Myanmar government has strongly rejected the order of the International Court of Justice (ICJ) to create measures to prevent genocide of its Rohingya Muslim minority, characterising the ruling as a “distorted picture of the situation”.
Myanmar’s Ministry of Foreign Affairs also said its own commission, the Independent Commission of Enquiry, found that there had been no genocide in Rakhine state. However, it did say that war crimes had occurred and were being investigated and prosecuted by Myanmar’s national criminal justice system.
It also blamed condemnation by “human rights actors” for affecting Myanmar’s bilateral relations with some countries.
“This has hampered Myanmar’s ability to lay the foundation for sustainable development in Rakhine,” it added in a statement.
The measures imposed by the UN’s top court are binding and not subject to appeal. However, the ICJ has no way of enforcing them.
The case was lodged by the African Muslim majority nation of The Gambia. The ruling warned that genocidal actions could recur.
Myanmar, a predominantly Buddhist state, has always insisted that its military campaign was waged to tackle an extremist threat in Rakhine state.
Thousands of Rohingya died and more than 700,000 fled to Bangladesh during an army crackdown in 2017.
During her defence statement at the court in The Hague, Myanmar’s de-facto leader Aung San Suu Kyi described the violence as an “internal armed conflict” triggered by Rohingya militant attacks on government security posts.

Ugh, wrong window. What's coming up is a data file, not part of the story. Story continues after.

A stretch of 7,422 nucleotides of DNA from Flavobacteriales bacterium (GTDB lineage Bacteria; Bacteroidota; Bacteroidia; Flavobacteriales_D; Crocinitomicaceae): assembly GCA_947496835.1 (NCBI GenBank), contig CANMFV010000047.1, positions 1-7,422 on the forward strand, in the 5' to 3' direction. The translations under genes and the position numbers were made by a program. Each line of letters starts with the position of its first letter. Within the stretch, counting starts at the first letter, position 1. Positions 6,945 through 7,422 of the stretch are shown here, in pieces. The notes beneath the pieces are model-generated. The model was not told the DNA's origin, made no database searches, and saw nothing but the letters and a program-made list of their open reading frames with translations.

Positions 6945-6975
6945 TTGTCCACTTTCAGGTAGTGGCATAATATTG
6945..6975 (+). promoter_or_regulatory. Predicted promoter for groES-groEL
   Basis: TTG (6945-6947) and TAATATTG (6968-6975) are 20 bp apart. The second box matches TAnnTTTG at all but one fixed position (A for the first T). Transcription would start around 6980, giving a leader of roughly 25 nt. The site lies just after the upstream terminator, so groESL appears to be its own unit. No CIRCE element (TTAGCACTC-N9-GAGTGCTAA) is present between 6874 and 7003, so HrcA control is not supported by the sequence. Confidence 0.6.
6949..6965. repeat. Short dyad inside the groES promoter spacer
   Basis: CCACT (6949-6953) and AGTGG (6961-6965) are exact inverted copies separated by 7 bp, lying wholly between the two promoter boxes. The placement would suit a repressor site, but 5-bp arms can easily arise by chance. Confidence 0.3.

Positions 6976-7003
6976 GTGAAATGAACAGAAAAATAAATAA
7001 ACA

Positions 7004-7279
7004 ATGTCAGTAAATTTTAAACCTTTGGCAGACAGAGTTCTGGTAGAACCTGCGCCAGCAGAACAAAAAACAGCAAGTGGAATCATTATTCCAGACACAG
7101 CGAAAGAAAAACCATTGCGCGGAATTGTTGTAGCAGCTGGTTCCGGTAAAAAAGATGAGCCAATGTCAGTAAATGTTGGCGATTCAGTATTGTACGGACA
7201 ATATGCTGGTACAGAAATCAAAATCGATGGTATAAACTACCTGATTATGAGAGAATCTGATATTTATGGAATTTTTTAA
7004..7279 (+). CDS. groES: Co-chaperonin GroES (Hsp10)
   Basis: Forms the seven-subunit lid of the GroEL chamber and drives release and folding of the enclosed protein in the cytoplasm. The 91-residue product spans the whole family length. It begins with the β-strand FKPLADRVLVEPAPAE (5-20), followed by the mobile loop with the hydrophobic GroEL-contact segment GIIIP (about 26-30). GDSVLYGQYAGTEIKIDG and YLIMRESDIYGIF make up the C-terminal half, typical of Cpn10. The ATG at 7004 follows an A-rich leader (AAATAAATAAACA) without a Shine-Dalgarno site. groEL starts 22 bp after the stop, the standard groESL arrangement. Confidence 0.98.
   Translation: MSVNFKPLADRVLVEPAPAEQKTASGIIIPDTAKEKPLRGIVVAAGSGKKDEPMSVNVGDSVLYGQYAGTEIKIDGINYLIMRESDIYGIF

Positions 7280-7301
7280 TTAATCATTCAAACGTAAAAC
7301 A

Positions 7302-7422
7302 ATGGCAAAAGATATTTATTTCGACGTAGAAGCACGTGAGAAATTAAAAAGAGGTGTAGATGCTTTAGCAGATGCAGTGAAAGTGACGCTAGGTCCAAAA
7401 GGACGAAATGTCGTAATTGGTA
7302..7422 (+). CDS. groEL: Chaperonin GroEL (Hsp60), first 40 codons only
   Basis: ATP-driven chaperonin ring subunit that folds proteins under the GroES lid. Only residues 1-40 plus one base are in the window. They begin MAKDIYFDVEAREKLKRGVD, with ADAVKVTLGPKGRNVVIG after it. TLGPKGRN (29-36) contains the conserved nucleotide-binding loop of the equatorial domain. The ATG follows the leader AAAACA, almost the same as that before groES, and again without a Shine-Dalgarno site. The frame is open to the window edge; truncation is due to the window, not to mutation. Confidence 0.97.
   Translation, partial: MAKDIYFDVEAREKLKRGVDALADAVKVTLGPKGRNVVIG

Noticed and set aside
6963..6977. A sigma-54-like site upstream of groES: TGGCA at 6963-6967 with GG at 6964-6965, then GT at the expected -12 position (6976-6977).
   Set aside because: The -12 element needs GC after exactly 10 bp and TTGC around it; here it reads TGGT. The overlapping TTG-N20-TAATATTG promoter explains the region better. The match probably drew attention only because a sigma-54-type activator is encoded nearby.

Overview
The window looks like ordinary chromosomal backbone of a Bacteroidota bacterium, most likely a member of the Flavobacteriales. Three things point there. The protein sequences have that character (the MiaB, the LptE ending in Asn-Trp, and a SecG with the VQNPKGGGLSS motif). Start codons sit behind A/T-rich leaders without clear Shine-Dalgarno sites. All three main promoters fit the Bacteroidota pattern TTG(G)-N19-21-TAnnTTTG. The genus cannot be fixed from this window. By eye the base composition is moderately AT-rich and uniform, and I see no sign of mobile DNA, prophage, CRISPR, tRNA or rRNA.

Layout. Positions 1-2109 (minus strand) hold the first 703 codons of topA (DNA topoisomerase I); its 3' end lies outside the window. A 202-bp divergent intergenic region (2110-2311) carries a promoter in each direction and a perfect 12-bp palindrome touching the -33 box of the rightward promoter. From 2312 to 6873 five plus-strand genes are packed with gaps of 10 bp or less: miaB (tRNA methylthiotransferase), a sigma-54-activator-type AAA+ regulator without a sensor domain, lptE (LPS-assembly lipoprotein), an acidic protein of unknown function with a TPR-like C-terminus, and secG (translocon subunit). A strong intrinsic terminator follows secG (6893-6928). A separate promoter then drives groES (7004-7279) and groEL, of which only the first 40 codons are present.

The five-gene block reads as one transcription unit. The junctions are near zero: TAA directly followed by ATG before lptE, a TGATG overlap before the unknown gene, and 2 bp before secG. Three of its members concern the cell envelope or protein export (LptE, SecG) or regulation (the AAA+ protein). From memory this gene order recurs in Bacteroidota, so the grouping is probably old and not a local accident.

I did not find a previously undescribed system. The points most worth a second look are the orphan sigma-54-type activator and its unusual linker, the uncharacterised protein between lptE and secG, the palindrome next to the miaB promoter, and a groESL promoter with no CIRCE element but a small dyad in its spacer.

The panel of 17 judges at the ICJ on Thursday voted unanimously to order Myanmar to take “all measures within its power” to prevent genocide, which they said the Rohingya remained at serious risk of.
These include the prevention of killing and “causing serious bodily or mental harm” to members of the group, as well as preserving evidence of possible genocide that has already occurred.
Presiding judge Abdulqawi Ahmed Yusuf said Myanmar should report back within four months on how it was implementing the ruling.
Rohingya groups have welcomed the decision.
“Today’s ruling by the ICJ is a crucial moment for Rohingya justice, and vindication for those of us who have lived through this genocide for decades,” tweeted TunKhin, president of the Burmese Rohingya Organisation UK.
“The court’s decision clearly shows that it takes the allegations of genocide seriously, and that Myanmar’s hollow attempts to deny these have fallen on deaf ears.”
Human rights organisation Amnesty International said the decision sent a message that the world would not tolerate Myanmar’s “atrocities”.
Gambian Justice Minister Abubacarr Tambadou, who led the prosecution, said he was “very, very pleased”.
But some Burmese people responding to a BBC Facebook live broadcast were scathing of the court and its judges.
“This is not a fair and just ruling. I would like to speak on behalf of the Myanmar people that those judges are blind. They are deaf. They do not know the real situation in the country,” said Nu Yimwin.
Kyaw Myint Oo described the ruling as a tragic day for the country: “Our situation is like being a prey gradually strangled by a python and eventually we will be forced to give in to all their demands.”
Bangladesh Foreign Minister AK Abdul Momen said: “We hope good sense will prevail in Myanmar and they will take back all the Rohingya refugees and provide them security.” (Source: BBC)